Cutting through the confusion: how to get your child ready for college

The Means Report

There are so many questions when planning for college – both for students and for parents. What tests to take, when to start applying, and how to get financial aid. It can be a daunting process. That is why David Barron, the Associate Vice President of Enrollment Services at Augusta University, took time to sit down with Brad Means and break through the confusion.

Brad Means: Getting you ready for higher education. And helping you choose the path that is right for you, or the young person in your life. And to help us continue that conversation, we welcome David Barron. David is the Associate Vice President of Enrollment Services at Augusta University. David, thank you for what you do for college students, and thanks for being here.

David Barron: Well thank you.

Brad Means: And, when it comes to Enrollment Services, business is great right now, right?

David Barron: Oh yeah, we’re having a banner year at Augusta University with our freshmen enrollments. So, we’re excited about the incoming class.

Brad Means: Yeah, I was telling you, my daily exercise routine includes a walk through the Summerville Campus. And it appears to be bustling. So, as far as, you don’t have to give specific numbers if you don’t have them yet, but we’re breaking records, right, when it comes to enrollment.

David Barron: We are. Now, last year we were up double digit percentages. I like to say, we had a triple-double. A 10% increase or more in applications, acceptances and enrollment. This year, we’re gonna have another triple-double, but probably even of greater magnitude.

Brad Means: Why is this happening? Why the attention on AU from all over this country?

David Barron: Sure. Well, there’s a lot of different reasons. One, is we’ve changed our recruiting and management model probably three years ago, when I got here, to attract more students from out of area. And, to really bring them to campus. Another piece, our residence halls. We had new residence halls that were build, and we’re already filling those this year, as well. Cyber, cyber, cyber. You know, lots of opportunity with the cyber. We’re a, obviously our medical school’s a big draw. Our nursing programs, we have a lot of good programmatic changes in programs in our institution that’s a draw across the state of Georgia.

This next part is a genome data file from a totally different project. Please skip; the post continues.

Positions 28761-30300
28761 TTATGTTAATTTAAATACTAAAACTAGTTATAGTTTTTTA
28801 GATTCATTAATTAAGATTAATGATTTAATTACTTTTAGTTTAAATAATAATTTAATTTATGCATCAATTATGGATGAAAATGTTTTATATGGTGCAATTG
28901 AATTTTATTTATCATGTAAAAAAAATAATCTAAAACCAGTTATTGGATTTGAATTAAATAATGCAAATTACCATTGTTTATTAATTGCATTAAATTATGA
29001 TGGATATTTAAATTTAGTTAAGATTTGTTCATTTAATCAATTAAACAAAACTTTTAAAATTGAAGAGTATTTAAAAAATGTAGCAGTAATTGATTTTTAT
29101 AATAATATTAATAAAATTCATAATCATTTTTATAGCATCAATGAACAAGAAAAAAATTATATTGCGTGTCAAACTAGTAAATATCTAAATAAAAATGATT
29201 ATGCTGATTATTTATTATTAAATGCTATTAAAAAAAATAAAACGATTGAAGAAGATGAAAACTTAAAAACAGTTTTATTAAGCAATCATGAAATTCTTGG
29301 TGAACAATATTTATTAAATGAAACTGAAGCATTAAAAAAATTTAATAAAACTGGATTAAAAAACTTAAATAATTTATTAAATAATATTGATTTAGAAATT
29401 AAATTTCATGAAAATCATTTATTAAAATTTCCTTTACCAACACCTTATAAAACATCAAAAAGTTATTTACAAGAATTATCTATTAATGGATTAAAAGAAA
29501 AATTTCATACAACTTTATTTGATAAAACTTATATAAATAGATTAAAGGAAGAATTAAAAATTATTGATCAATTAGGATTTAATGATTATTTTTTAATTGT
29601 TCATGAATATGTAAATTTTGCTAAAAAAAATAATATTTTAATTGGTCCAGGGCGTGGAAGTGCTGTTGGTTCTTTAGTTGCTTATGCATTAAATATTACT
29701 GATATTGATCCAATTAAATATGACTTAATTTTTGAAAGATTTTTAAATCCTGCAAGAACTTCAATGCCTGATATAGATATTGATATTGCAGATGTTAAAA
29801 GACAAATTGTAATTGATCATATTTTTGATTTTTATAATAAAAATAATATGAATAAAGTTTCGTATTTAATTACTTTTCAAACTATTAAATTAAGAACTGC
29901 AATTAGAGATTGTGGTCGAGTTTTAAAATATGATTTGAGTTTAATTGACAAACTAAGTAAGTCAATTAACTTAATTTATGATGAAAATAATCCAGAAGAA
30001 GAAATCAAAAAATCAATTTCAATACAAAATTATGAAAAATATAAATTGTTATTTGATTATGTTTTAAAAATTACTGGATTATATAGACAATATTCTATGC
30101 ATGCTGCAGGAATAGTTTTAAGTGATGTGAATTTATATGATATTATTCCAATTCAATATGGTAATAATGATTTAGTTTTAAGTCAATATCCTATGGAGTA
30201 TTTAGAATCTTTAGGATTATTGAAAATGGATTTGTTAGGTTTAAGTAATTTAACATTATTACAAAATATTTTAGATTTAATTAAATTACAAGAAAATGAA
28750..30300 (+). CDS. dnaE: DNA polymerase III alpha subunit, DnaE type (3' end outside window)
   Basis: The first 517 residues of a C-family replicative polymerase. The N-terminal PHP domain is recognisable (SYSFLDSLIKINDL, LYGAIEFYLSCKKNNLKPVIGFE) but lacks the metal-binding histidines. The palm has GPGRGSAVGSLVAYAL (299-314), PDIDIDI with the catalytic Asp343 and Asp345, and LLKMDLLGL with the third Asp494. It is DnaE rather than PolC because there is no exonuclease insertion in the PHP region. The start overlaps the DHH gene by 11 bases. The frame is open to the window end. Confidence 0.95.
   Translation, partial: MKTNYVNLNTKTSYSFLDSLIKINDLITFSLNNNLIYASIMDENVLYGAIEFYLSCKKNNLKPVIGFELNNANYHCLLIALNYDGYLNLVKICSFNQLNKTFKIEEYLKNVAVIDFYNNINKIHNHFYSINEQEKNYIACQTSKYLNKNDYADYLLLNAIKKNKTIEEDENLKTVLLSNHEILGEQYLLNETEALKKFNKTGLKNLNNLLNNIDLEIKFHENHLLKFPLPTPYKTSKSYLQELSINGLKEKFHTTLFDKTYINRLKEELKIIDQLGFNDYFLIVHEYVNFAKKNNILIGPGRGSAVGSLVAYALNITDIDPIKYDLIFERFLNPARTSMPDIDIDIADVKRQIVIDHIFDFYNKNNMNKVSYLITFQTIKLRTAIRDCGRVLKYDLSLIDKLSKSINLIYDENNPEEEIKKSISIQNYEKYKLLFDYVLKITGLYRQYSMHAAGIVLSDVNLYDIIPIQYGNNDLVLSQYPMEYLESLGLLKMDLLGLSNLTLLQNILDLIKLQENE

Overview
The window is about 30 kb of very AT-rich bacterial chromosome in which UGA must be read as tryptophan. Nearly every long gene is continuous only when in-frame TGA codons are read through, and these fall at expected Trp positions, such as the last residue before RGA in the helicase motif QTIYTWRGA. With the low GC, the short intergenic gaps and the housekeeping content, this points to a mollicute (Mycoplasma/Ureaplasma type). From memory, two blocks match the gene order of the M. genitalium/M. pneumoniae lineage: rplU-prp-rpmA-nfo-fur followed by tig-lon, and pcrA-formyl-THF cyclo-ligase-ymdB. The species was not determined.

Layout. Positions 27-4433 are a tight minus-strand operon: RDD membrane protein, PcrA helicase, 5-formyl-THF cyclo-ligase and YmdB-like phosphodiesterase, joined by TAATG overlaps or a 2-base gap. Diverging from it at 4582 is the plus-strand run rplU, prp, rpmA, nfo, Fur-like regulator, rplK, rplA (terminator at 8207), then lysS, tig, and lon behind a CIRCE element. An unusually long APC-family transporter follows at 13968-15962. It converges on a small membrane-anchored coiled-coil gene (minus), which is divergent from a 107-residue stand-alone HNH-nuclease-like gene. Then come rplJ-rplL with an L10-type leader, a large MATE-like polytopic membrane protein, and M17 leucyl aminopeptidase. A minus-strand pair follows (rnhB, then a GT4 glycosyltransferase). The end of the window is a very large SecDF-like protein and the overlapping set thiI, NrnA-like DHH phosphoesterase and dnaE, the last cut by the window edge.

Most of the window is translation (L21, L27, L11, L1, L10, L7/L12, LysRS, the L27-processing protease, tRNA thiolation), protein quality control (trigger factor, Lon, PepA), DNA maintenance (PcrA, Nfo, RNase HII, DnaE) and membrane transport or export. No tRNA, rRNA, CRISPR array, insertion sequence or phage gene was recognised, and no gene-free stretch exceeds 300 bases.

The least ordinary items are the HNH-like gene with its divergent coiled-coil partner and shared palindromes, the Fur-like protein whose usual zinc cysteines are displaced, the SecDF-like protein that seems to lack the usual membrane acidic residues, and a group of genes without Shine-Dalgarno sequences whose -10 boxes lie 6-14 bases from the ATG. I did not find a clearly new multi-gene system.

Brad Means: What about transportation? I see the Jaguar Express all over Augusta, Georgia.

David Barron: Yes.

Brad Means: How are transportation services going for you all?

David Barron: Great, they’re gonna be greatly expanded this year because of our new facility at the Georgia Cyber Center of course. And so, we have new fleet buses that are gonna be online to run those routes from the Christenberry Field House all the way to the Cyber Center, the medical school and to Summerville Campus.

Brad Means: Talk to parents of the high school students who are watching right now.

David Barron: Sure.

Brad Means: When it comes to how to prepare for college. It can be overwhelming to walk into a high school guidance office and try to make sure you’re checking the right boxes. What should kids be taking, or doing, to make sure they’re on the right path for college?

David Barron: Okay. Well, the first thing to realize is, the high school counselor is your friend. They’re there to help, and there’s lots of guidance that can be given. A key, we’re really blessed in the state of Georgia, in that we have a great dual enrollment program. So, kids right now, or I should say students, are actually can take classes while they’re at high school…

Brad Means: How old do you have to, or what year do you have to be?

David Barron: Depending on the institution, whether it be a two-year, a four-year institution in the Georgia system, some can start as early as freshman, sophomores, where Augusta University, it’s going to be juniors and seniors in high school that can take classes that count towards your high school degree, as well as give you college credit when you graduate. So we have students coming in with 30, 40-hours of college credit as they graduate from high school.